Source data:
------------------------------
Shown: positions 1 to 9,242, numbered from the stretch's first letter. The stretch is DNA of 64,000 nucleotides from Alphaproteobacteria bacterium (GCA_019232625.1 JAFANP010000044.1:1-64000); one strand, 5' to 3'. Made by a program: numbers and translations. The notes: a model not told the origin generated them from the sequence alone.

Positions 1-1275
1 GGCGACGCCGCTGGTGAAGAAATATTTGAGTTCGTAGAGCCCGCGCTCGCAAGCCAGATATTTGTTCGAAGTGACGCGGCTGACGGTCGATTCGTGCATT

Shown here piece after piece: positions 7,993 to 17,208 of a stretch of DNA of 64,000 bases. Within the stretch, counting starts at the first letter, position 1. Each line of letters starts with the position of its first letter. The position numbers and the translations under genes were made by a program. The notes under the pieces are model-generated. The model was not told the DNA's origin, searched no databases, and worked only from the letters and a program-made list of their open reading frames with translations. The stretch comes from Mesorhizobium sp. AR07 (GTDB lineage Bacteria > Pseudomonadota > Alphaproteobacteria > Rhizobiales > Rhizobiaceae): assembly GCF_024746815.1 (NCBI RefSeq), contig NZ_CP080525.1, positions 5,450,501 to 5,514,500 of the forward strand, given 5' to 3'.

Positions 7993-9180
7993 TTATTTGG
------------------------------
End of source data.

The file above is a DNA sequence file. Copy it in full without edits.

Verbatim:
Shown: positions 1 to 9,242, numbered from the stretch's first letter. The stretch is DNA of 64,000 nucleotides from Alphaproteobacteria bacterium (GCA_019232625.1 JAFANP010000044.1:1-64000); one strand, 5' to 3'. Made by a program: numbers and translations. The notes: a model not told the origin generated them from the sequence alone.

Positions 1-1275
1 GGCGACGCCGCTGGTGAAGAAATATTTGAGTTCGTAGAGCCCGCGCTCGCAAGCCAGATATTTGTTCGAAGTGACGCGGCTGACGGTCGATTCGTGCATT

Shown here piece after piece: positions 7,993 to 17,208 of a stretch of DNA of 64,000 bases. Within the stretch, counting starts at the first letter, position 1. Each line of letters starts with the position of its first letter. The position numbers and the translations under genes were made by a program. The notes under the pieces are model-generated. The model was not told the DNA's origin, searched no databases, and worked only from the letters and a program-made list of their open reading frames with translations. The stretch comes from Mesorhizobium sp. AR07 (GTDB lineage Bacteria > Pseudomonadota > Alphaproteobacteria > Rhizobiales > Rhizobiaceae): assembly GCF_024746815.1 (NCBI RefSeq), contig NZ_CP080525.1, positions 5,450,501 to 5,514,500 of the forward strand, given 5' to 3'.

Positions 7993-9180
7993 TTATTTGG